Saturday, 9 May 2015
Great to see a review of my recent show at Sloan Projects in Santa Monica, by Molly Enholm in the May issue of Art Ltd, with a focus on the gender gap - Are Female artists still undervalued? Here is an excerpt from the review.
“The seeming dichotomy between the two series on view in the promising inaugural exhibition at Sloan Projects — three large-scale paintings by Claudia Parducci paired with a series of intimately scaled collaged photographs by Melinda Gibson — may have more in common than first glance might suggest. Though culled from disparate sources, each artist tackles iconic imagery in order to reassess the weight they typically wield.
Contrasting the monumentality of Parducci’s paintings are UK-based Melinda Gibson’s collage works. The ten individual works are installed in a repetitive manner, just below eye level, methodically spaced at regular intervals within identical frames. Where Parducci explores the sublime, Gibson mines the didactic; her collages are composed of the photographic images that fill the pages of Charlotte Cotton’s academic book “The Photograph as Contemporary Art,” which Gibson came across as a student at the London College of Communication. Forget writing in the margins; in these works Gibson literally deconstructs the authority of the academic text, as she cuts out, rearranges and overlaps the “textbook examples,” creating new meanings and associations from the photography of her predecessors. The motif of the human silhouette becomes a unifying element of these works, from layered images which form a Magritte-esque bust in Photomontage VII, to the sensuality of intertwined reclining figures fastened out of the interior scenes and landscape photography of Photomontage III, originally from pages 106, 136 and 202 from Cotton’s tome. Like Parducci, Gibson’s works prompts a desire to reassess the influence of the ubiquitous images from daily life, whether they aim to document or educate."
More can be read here: http://static1.squarespace.com/static/53f6b763e4b0431f98543bd2/t/5548198ae4b0723485e6b9a4/1430788490462/ARTltd_reviewpdfnew.pdf
Posted by Melinda Gibson on Saturday, May 09, 2015
Friday, 1 May 2015
I am very excited to be part of the 6th Annual weekend event held by the Contemporary Group of the Royal Photographic Society, speaking at Concerning Photography on Saturday 16th May 2015. With a weekend of events including talks by wonderful artists and curators, like Melanie Manchot, Paul Reas, Zelda Cheatle, Peter Mitchell amoung others it is going to be a very inspiring and exciting event.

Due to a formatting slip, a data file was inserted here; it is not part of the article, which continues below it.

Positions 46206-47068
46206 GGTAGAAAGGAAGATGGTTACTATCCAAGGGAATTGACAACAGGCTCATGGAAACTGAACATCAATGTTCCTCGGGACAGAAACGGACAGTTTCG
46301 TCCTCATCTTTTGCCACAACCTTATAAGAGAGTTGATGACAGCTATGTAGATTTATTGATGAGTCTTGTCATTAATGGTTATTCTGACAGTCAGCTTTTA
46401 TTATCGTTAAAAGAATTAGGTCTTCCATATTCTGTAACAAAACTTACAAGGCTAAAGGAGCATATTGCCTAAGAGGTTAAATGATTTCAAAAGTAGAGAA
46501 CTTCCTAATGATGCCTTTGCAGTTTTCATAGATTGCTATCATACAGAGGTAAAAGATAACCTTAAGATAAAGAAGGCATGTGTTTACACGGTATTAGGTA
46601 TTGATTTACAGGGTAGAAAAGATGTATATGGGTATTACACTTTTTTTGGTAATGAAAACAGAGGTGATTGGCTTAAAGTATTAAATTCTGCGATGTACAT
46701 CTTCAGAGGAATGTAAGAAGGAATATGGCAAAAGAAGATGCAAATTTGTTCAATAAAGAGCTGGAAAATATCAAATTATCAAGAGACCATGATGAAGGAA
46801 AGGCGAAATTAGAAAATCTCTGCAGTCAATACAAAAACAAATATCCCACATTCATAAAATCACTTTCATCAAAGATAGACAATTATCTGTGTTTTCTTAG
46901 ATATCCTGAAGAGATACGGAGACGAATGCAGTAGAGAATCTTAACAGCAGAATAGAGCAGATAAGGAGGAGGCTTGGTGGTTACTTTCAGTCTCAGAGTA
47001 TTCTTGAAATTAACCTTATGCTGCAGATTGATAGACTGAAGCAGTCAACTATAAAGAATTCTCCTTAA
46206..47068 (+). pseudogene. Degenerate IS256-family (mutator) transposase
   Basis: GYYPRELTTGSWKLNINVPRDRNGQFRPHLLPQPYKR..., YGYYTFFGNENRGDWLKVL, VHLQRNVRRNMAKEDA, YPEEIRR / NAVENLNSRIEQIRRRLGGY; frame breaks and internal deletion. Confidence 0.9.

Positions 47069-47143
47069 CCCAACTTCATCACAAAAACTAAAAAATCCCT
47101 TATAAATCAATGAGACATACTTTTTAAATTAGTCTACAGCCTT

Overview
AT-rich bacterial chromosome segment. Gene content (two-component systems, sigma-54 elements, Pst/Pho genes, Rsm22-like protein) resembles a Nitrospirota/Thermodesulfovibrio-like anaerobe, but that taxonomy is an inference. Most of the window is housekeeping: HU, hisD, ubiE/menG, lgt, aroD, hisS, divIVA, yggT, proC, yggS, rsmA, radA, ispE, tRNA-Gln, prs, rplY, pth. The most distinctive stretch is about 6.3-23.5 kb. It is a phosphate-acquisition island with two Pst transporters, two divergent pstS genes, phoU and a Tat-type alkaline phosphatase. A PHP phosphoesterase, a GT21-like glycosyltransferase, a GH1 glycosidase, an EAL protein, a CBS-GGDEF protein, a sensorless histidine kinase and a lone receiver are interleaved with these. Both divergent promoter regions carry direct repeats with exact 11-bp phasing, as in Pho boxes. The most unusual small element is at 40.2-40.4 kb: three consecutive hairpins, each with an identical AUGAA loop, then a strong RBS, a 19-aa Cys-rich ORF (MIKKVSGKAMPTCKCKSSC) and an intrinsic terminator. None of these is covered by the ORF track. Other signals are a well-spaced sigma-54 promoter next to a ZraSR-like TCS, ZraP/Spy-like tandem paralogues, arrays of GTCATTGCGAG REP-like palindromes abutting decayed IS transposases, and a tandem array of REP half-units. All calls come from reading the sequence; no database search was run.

I will be speaking on Saturday afternoon and will be talking about my practice, proposing questions around the role of the artist in Contemporary Photographic culture.
More information can be found here:
Last weekend saw the launch of the new Aperture Magazine 'Tokyo' along with the excellent PhotoBook Review 008, which will also launch this week in Los Angeles at ParisPhoto LA. I am very proud to have contributed a piece of writing to the issue and with the Publisher's and Editor's notes live now, here is an extract from Lesley A. Martin.
008 coincides with the Summer 2015 issue of magazine, “Tokyo” (#219), as well as with Shashin, a symposium and festival for Japanese photography that takes place on April 24 and 25 at the New York Public Library. All three have been shaped, in part, through consultation with Our Man in Tokyo and this issue’s guest editor, Ivan Vartanian of Goliga.
That essential idea—of redrawing the boundaries of the photobook via events and performances, in order to engage audiences at earlier stages of a book’s creation or more inclusively at the time of its launch—has its own history. But it has also become an important part of our present. This issue includes commentary from contemporary artists such as Melinda Gibson, Katja Stuke of BöhmKobayashi, and Jason Fulford, as well as curators and publishers such as Bruno Ceschel and Aron Mörel, on the intersection of performance, bookmaking, and audience engagement."